This is a story about Sadat, a 23-year-old transwoman from Ghana who spoke about their experience being wrongly imprisoned and the process leading to their release from prison. Sadat explained how the process has influenced their life and how they were helped by Solace, one of our partner organizations in Ghana, which Sadat now dedicates their free time to. This is an edited story based on an interview given by Sadat in August.
When it comes to an issue about LGBT and you meet a policeman who is not well trained about LGBT, you are dead. You have no right to talk when they’ve just heard about your sexual orientation. That was what happened to me. I fell in love with a guy, and that is how it all started. He would spend the night with me sometimes and whenever we needed each other we were there. I had a friend with whom I had a disagreement once and he just went straight to my boyfriend’s family, and he threatened the boy’s family that he’d expose their son as a gay. They didn’t even know, and to make it go away they called the police on me.
I was there when the police came and arrested me. At the station, they started beating me, they handcuffed me, they took me to police station and they threatened my friend. The police threatened my friends that they shouldn’t come to the police station or they’d be arrested too. None of them showed up. The police just wrote my story and then wrote my statements for me. They didn’t ask me anything.
They told me, “When you go to court, say yes to anything the judge tells you. She will feel sympathy for you and then let you go.” We went to the court and I didn’t know what the prosecutor was saying. At the time, I didn’t even know that the person who speaks before the judge is a prosecutor. The prosecutor keeps talking and then asks “Are you guilty?”. So of course, I said yes because the police told me to.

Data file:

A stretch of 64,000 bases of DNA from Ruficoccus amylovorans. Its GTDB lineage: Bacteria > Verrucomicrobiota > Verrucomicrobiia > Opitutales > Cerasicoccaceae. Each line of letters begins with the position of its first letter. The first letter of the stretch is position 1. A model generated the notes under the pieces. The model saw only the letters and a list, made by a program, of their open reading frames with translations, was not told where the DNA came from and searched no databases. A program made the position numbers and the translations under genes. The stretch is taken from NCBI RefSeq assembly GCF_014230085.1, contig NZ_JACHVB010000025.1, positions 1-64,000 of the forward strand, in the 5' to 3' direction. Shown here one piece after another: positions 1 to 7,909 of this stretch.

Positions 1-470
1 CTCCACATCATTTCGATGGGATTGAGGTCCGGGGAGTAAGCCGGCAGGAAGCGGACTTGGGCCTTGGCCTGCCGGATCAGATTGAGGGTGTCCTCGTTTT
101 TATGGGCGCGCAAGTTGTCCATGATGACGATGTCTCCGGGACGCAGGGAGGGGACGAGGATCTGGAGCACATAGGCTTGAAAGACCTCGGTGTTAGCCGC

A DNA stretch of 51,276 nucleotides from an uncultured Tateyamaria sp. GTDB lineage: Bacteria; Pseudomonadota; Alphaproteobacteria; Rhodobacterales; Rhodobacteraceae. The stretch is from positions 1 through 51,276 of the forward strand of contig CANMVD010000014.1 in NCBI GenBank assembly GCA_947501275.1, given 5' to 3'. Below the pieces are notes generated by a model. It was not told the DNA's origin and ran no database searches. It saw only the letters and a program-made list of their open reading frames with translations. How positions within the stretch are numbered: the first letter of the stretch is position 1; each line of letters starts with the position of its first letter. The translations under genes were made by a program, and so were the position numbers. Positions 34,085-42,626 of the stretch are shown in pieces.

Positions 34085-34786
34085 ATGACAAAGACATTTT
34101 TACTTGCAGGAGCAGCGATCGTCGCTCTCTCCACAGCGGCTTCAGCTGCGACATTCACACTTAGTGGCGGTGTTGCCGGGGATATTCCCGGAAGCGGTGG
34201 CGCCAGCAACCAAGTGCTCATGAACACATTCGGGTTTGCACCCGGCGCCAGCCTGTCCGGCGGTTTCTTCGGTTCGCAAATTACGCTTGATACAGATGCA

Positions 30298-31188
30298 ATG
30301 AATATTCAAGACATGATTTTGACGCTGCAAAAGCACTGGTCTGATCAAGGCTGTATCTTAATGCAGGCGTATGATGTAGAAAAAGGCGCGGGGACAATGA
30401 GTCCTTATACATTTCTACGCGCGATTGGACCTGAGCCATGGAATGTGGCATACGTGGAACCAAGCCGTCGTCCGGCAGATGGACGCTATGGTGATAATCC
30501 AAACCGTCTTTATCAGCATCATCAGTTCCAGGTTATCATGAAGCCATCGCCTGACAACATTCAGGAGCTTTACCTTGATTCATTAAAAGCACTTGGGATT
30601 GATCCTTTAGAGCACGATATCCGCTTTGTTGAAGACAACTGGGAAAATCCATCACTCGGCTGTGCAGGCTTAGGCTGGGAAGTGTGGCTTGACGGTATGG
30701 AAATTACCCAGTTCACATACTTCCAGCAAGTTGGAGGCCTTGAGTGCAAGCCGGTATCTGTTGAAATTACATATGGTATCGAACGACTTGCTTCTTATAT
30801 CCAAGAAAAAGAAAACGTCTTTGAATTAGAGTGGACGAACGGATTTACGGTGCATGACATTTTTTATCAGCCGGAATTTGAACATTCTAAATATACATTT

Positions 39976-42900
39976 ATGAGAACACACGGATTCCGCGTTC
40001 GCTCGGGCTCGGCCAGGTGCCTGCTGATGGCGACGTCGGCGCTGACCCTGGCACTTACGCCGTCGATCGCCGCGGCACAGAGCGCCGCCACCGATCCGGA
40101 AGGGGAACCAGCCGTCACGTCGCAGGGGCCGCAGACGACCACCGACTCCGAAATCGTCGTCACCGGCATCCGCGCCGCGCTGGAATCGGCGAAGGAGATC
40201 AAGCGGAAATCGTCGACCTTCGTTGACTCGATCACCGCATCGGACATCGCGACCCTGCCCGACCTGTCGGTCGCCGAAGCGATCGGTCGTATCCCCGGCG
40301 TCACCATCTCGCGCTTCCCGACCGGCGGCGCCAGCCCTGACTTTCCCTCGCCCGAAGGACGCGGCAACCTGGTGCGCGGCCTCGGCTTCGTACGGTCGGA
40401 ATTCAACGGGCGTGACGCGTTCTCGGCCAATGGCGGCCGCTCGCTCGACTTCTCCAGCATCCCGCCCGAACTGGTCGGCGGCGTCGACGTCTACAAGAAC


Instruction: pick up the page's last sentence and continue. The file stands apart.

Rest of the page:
I was sentenced to prison for one year, three months on one count of assault and one count of defilement. I didn’t know my rights. I didn’t know how to talk in court. I didn’t know what to say. I didn’t know how to even write my statement. The whole incident happened unexpectedly and I was jailed unexpectedly because I didn’t know what to say in the courts, what to write. While they were just discussing my life, I was just standing there.
The prison was not easy because there is this thought in the inmates that if the new inmate is in because of something LGBT, then that means that the next person that’ll come closer to them will not go home. I had to be locked in the toilets all the time and they would not let me come out even to find food. For four months I was sleeping in the toilet. A leader of the inmates came to me one day and told me he’d help me in return for some ‘personal favours.’ I spent six months with him then and then a friend visited me. That’s when I told him to inform Solace, because I had heard of them working for LGBTI about my situation. In one week, one of the members came to the prison and took my statements. Then, he came back with three lawyers. They came as my personal lawyers. It all happened so quick that in a few days, they came back and took my case into court again. Their English is different from mine and I was just in a hurry to get my freedom. That was how they got me out on bail and I’ve been out on bail for three years.
When I came out, I lost everything. I went back to the organization and I explained everything to them and they asked me about my plan and what I wanted to do with my life in the future. I was like, “I don’t have anything to do, I feel I just need a place to sleep and to wake.” They helped me with some money to rent a room and then to start all over with my small business again. I sell food to people, and I have even hired four LGBT people to work with me. I’ve also rented my own room now and I’ve given that room to those members who work for me and they are also sleeping there and they are working. As I’m talking to you now, we have a plan of building a foundation for transwomen where I’m their leader, and I build leadership in the trans-women to know their rights and defend themselves. I want to be the educator for people like me in the past so I can help them avoid what I went through. I have lost it all and got it all back and if I can I will not let anybody go through that.